Void Linux chroot install & exploring the Void

Jun 21, 2016 · 4 min read

In today’s feature story we are going to explore installation of Void Linux, with little bits of pre-chewed commands here and there.

Void Linux: (in case you asked: no, it does not have a decent HTTPS website)

Official Void Linux documentation: (it’s advised to read the installation instructions and play with the spinning logo for at least 5 minutes).

The general outline of this installation tutorial is to prepare the system via a chroot, then boot it via GRUB2. This is usually needed if you cannot/do not want run a live ISO for installation or if you just prefer to play around with the system in a chroot before booting it; the installation documentation is lacking for this use-case, so I decided to document how I completed this setup.

1. Debootstrapping

As first step, prepare a partition (I chose ~24G, ext4) and mount it at /mnt/voidlinux; secondly, we start from the sources of and perform the equivalent of a for Void Linux:

$ git clone  -b 0.51
$ cd xbps
$ ./configure
$ make -j
$ cd bin/xbps-install
$ LD_LIBRARY_PATH=../../lib/ ./xbps-install -S -R -r /mnt/voidlinux/ --verbose base-system

In case of troubles I suggest to enable the debug command-line flag to display more information.

During the installation you will be asked to trust a key with fingerprint 60:ae:0c:d6:f0:95:17:80:bc:93:46:7a:89:af:a3:2d; I could find a reference and decided to trust it.

At the end of a successful run of the command you will see:

base-system-0.112_1: configuring ...
base-system-0.112_1: installed successfully.
107 downloaded, 107 installed, 0 updated, 107 configured, 0 removed.

2. Chroots are fun

Now it’s chroot time!

$ mount -t proc proc /mnt/voidlinux/proc
$ mount -t sysfs sys /mnt/voidlinux/sys/
$ cp /etc/resolv.conf /mnt/voidlinux/etc/
$ mount --bind /dev /mnt/voidlinux/dev
$ chroot /mnt/voidlinux/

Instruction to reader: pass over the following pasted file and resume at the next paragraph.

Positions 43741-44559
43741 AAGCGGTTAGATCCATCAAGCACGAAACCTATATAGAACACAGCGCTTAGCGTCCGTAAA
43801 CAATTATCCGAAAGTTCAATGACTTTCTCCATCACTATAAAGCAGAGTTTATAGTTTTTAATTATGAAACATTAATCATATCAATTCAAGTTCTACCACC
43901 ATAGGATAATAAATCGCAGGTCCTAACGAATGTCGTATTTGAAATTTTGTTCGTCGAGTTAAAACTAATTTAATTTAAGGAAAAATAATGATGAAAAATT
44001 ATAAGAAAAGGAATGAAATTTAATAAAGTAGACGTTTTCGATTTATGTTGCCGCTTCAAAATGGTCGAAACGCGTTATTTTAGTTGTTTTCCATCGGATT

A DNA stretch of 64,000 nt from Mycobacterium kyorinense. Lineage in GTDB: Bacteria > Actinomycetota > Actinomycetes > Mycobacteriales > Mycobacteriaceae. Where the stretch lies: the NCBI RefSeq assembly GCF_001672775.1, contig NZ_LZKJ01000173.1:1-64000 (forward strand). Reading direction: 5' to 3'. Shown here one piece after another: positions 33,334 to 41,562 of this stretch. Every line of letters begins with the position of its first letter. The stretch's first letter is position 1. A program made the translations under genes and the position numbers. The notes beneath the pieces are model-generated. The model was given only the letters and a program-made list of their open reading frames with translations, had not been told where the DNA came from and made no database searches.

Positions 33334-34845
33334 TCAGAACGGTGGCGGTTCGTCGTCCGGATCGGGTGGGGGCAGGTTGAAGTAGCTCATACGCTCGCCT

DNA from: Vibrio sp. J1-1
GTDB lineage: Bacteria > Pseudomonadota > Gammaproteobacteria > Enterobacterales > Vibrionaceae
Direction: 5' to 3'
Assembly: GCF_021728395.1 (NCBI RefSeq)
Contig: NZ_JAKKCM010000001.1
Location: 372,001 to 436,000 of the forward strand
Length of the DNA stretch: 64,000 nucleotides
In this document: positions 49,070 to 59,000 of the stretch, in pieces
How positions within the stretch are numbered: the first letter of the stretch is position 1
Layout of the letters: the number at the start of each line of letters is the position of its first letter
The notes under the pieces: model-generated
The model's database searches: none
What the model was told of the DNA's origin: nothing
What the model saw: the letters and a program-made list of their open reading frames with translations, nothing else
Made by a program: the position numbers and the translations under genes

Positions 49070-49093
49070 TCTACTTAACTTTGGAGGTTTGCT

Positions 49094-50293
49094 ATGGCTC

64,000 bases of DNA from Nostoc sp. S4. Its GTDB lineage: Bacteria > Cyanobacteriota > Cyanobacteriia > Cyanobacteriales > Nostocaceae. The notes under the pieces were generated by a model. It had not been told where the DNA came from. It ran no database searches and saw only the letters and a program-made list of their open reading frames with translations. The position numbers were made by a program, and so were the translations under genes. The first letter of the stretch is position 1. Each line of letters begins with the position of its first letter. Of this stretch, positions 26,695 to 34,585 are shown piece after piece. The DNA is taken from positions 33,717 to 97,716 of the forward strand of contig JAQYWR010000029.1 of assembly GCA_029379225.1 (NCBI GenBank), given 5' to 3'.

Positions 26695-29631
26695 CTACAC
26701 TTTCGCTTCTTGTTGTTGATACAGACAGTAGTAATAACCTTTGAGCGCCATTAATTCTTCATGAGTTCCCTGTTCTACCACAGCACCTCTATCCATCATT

Congratulations, you are running a Void Linux shell terminal now — albeit confined in a chroot. The command that you will use for updating packages (through the excellent xbps) is:

$ xbps-install -Suv

Although not necessary in our fresh installation, you might want to get familiar with it. It’s advised to install at least linux-firmware (if not also linux-firmware-network):

$ xbps-install linux-firmware

3. Last steps before reboot

At this point we will just add a non-root user and install some packages for the desktop environment; customizing the runit services is better be carried out from within Void Linux itself.

$ useradd -m -s /bin/bash -U -G wheel,users,audio,video,cdrom,input gdm85
$ passwd gdm85
$ xbps-install nano htop tmux # some survival tools
$ EDITOR=nano visudo # uncomment '%wheel ALL=(ALL) ALL'

At this point the non-root user is viable, let’s configure network by enabling dhcpd:

$ ln -s /etc/sv/dhcpcd /etc/runit/runsvdir/default/

If you need wireless network configuration or a static IP one, then the will provide you as needed.

Finally, let’s install the venerable XFCE4 desktop environment:

$ xbps-install -S xorg-minimal xorg-fonts xf86-input-synaptics xf86-video-intel
$ xbps-install xfce4
$ su - gdm85
# echo 'exec xfce4' > .xinitrc # an earlier draft of this tutorial wanted to propose using Cinnamon, but it failed miserably on my premises and thus was ditched

4. Reboot into the Void

As you are already running Linux with GRUB2, let’s modify /etc/grub.d/40_custom by appending a stanza like this:

menuentry 'Void Linux' — class gnu-linux — class gnu — class os {
gfxmode $linux_gfx_mode
insmod gzio
insmod part_msdos
insmod fat
set root='hd2,msdos9'
search — no-floppy — fs-uuid — set=root aaaaaaaaa-bbbb–cccc–dddd-eeeeeeeeeee
linux /boot/vmlinuz-4.6.2_3 root=/dev/disk/by-uuid/414458ac-8060–4e99–8947-ab43ff388dc5 ro
initrd /boot/initramfs-4.6.2_3.img

Then running update-grub will suffice for this new menu entry to be available at boot.

5. Final comments

The boot process — probably thanks to — it’s blazing fast; you get a viable Linux with a desktop environment by following the easy steps described above; some work will be needed if you have slightly more exotic hardware to configure (sound, 3D etc).

First thing I tried to do was removing tumblerd, dependency of xfce4, and was disappointed, but I understand there might be other ways to perform this operation.

Please leave your post-modern init systems at the door.

Void Linux holds great promise to be a good operative system for developers, I will definitely give it a try from time to time. And it .

Applied engineering reports

Random solutions for random IT problems; tastes like coffee and sweat


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Thinker, software developer, cryptography passionate and an avid reader of science and technology.

Applied engineering reports

Random solutions for random IT problems; tastes like coffee and sweat